At the Smart City Expo 2014 in Barcelona a lot of promises were made by politicians and corporate executives. These promises included financial savings, improved service delivery, a more transparent municipal government, increased participation of citizens, reduced environmental damage and fostering social justice. The list goes on. Essentially, any and all aspects of urban life are improved in the ‘smart city’. Moreover, urban life is allegedly improved for all citizens and residents in the smart city, which suggests that the smart city is somehow also the fair city.
A closer reading of the promises being made reveals themes such as empowerment and opportunity, which are familiar terms to the neoliberal urban climate. This suggests that all urban leaders must do to create a smart city is take neoliberal urbanism, add technology and stir. For one global technology firm, the answer to youth unemployment is to open labs where youth can learn the company’s source code and then build applications for it. The point here is not to be critical of these kinds of initiatives. Providing support to non-profit and educational institutions that help youth develop skills is a good thing even if it leashes the youth’s creative projects to that particular company’s operating system.
What is concerning is that ‘opportunity and empowerment through technology’ seems to be the only way inequality is approached by the smart city movement. One city official proudly presented their smart city solution for residents who cannot afford to pay their monthly utilities charges: give them a free consultation on smart energy consumption. Rather than addressing the political and economic conditions that result in citizens not being able to pay for water and electricity, the solution is simply a dash of ‘smart technology’ with a splash of ‘education’.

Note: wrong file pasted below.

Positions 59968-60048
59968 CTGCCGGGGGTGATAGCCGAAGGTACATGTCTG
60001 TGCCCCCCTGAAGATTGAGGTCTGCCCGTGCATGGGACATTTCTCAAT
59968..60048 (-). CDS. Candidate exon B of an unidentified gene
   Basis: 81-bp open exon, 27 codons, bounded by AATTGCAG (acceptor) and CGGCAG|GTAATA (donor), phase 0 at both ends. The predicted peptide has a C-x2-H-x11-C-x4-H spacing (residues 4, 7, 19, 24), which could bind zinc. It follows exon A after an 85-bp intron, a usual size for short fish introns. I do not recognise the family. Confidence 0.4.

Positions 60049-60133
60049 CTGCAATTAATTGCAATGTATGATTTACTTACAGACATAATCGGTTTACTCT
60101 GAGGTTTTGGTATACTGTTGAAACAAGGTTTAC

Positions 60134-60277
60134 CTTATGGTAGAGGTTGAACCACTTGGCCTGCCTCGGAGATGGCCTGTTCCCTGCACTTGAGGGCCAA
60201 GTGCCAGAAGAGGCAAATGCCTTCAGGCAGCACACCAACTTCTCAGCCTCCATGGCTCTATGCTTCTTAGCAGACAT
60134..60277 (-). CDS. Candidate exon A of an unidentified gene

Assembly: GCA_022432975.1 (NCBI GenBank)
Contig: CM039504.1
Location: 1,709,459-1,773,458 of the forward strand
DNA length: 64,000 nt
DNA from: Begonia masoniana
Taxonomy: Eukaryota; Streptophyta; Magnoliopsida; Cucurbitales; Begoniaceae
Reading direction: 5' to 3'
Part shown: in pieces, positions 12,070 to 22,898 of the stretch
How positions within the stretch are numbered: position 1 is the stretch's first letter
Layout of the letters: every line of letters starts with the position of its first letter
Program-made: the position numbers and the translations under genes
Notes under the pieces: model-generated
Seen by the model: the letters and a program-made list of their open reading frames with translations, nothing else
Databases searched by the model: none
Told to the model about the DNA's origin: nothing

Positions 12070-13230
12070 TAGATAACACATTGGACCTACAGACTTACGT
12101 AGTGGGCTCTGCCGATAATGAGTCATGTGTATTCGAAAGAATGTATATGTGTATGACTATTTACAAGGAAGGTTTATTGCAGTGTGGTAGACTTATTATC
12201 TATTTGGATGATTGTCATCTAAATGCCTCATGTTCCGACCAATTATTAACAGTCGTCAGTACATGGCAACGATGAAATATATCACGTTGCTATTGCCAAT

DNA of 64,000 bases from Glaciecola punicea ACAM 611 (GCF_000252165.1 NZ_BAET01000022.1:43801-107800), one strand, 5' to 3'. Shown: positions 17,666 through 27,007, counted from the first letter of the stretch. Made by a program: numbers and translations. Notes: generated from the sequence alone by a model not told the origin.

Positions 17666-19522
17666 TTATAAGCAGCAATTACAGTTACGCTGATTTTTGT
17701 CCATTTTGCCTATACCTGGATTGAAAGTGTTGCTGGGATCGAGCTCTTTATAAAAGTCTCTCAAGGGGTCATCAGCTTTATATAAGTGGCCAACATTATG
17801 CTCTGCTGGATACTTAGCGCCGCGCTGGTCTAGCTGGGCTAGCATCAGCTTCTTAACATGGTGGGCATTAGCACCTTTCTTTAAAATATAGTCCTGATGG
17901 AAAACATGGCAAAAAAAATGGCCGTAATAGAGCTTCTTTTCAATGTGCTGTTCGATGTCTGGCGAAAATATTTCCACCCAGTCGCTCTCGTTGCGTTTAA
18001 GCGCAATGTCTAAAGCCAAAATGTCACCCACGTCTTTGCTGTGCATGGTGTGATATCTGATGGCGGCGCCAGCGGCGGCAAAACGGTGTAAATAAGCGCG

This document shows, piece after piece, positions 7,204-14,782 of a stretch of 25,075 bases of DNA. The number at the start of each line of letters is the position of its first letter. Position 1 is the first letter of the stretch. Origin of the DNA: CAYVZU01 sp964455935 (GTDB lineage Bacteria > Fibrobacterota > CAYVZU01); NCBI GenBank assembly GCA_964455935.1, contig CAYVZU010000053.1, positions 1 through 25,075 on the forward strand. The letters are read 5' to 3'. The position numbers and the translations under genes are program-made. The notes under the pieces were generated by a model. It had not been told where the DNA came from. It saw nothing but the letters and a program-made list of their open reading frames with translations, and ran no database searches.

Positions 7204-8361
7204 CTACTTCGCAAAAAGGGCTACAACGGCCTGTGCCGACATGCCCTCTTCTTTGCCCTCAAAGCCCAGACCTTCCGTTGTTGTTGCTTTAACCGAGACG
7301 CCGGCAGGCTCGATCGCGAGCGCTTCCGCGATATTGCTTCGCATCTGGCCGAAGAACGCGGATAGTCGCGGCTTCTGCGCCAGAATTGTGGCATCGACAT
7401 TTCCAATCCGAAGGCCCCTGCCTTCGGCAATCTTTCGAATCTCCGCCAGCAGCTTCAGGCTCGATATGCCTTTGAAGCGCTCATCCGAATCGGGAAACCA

The Business Improvement District (BID) model of urban management is arguably the predecessor to the smart city movement. BIDs facilitate the privatization of public space, and the use of public funds to support infrastructural upgrades to attract investment. They also facilitate uneven development in cities by concentrating capital investment in select spaces. BIDs are also known for their enhanced surveillance and security practices, which are focused on ensuring a ‘business as usual’ environment. This often means criminalizing and marginalizing undesirable individuals.
The smart city model is more than a technological upgrade to the BID model. It also represents a change in scale. Promoting a business friendly environment is nothing new for cities. However, technological infrastructure is a massive capital investment that requires financing from the city. This reduces the funding available for programs and services that support individuals and families in need. Hopefully, the smart city promise will pay off, and inequality within cities will decline as smart citizens are empowered by technology to take advantage of new economic opportunities. If that does not happen, then it is almost certain that a new wave of smart urban security and surveillance will be called upon to protect the smart city from failed smart citizens.